Soybeans (late producer) are chugging along, they are the best suited to handle the heat of the three it appears. Even the latest planted are doing just fine with now signs of stress. Everything I have read says to wait until a few leaves turn yellow on a plant to start harvesting the pods. Every plant looks green and like it is still growing even though it is loaded with pods. I’m just playing the waiting game.
Fresh eating Pole beans:
Purple Thai yard long beans
Look at this Lovely plant:
Fresh they aren’t the absolute worst, but on the baker creek website they said they are best pan-fried. I put a handful in some Thai bun I made the other night for dinner. I pan fried in olive oil with some minced garlic until the garlic browned then took them off the heat and let them cool down in the pan. They were great. The key to these I believe is to pick them before they got too big and fat. They get a little weird the bigger they get. There is a few I have clearly missed the window on and I’m leaving them for seed. I think pencil thickness is probably the largest they should be. I have a few that look larger than fingers and I’m certain they won’t taste the same as the tender small ones. These guys absolutely love the hot weather and look like they will be a star producer.
Asian winged beans I haven’t seen anything on these plants. They honestly look like they are struggling and slow-growing. I’m not sure what they need to get them to kick off.
Beans greasy grits these are NOT fresh eating. I think it says that they can be eaten fresh at 2-3 inches long. A) good luck finding the beans when they are that small B) they are too tough in texture to bother with eating fresh compared to the other bush beans and Thai yard long beans. I’m re-purposing these as dried beans and we’ll see if they taste better that way.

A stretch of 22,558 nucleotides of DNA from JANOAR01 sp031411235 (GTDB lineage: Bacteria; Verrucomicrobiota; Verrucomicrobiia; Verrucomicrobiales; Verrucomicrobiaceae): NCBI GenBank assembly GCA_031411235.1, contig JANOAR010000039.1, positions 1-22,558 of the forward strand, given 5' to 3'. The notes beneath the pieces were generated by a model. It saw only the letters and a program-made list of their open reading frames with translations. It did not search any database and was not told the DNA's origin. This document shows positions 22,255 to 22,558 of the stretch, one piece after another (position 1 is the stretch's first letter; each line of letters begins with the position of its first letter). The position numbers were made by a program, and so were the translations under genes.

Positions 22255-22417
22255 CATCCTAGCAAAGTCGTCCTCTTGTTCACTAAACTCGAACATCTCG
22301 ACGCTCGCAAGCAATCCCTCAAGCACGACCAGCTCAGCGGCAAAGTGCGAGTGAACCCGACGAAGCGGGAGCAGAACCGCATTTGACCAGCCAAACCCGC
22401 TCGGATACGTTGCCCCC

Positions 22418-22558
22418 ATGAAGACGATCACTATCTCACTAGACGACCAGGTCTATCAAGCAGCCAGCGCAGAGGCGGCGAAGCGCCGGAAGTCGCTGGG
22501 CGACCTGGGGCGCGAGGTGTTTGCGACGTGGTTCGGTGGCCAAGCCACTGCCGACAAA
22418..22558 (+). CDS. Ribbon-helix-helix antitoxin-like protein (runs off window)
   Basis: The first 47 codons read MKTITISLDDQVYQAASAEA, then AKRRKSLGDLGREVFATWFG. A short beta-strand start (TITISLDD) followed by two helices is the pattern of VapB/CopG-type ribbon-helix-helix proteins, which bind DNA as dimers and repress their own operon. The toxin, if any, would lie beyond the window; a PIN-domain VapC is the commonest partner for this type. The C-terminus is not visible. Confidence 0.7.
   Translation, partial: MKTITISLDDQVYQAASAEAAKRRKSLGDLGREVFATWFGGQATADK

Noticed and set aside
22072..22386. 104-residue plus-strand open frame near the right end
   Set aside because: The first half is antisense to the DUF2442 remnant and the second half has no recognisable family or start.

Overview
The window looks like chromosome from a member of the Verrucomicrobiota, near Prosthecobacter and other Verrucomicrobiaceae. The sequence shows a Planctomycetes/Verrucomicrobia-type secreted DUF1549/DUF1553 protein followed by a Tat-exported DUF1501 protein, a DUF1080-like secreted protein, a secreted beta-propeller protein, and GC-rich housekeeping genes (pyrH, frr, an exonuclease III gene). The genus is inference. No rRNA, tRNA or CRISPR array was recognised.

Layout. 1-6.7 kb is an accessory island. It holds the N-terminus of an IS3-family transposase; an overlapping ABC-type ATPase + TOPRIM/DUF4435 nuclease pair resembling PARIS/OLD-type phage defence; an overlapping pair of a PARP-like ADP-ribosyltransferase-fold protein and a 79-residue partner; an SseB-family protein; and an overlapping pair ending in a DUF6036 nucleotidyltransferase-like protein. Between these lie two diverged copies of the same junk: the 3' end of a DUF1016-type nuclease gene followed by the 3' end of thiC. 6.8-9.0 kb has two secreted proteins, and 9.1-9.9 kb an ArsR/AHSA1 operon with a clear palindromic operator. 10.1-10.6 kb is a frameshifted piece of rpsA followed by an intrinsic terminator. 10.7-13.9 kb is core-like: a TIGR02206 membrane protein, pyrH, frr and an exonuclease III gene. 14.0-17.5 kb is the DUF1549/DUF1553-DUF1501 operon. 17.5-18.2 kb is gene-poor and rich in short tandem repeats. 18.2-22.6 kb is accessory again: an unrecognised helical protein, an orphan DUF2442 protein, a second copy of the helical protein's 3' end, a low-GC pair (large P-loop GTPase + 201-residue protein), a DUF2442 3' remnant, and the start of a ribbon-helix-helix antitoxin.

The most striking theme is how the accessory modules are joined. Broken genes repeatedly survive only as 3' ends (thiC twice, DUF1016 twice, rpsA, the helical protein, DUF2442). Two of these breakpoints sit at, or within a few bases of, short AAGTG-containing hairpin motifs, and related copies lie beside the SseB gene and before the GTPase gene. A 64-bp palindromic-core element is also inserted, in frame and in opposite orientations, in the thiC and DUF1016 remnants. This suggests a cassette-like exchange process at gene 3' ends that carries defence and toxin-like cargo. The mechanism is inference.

Dried Bush Beans
Black turtle: Looks like it loved being planted at the end of march and has produced enough to make me thing they were really happy. I hope they taste good because i think we will have a decent amount of them.
Dried Pole Beans
Purple Cowpea looks pretty happy like it is producing a few pods. It doesn’t seem to be as prolific as I was hoping. Not sure If I shouldn’t be letting the beans mature on the plant to continue production??
Tepary beans look weak and pitiful but if I remember correctly they tend to pick up in fall so it’s ok that they aren’t doing much right now. I’ll replant to pulled up black turtles with more of these soon.
Rattle Snake Pole are the heaviest setting beans I have other than the thai yard long. The stakes are super heavy and positively covered in these pods.
Peppers and Eggplants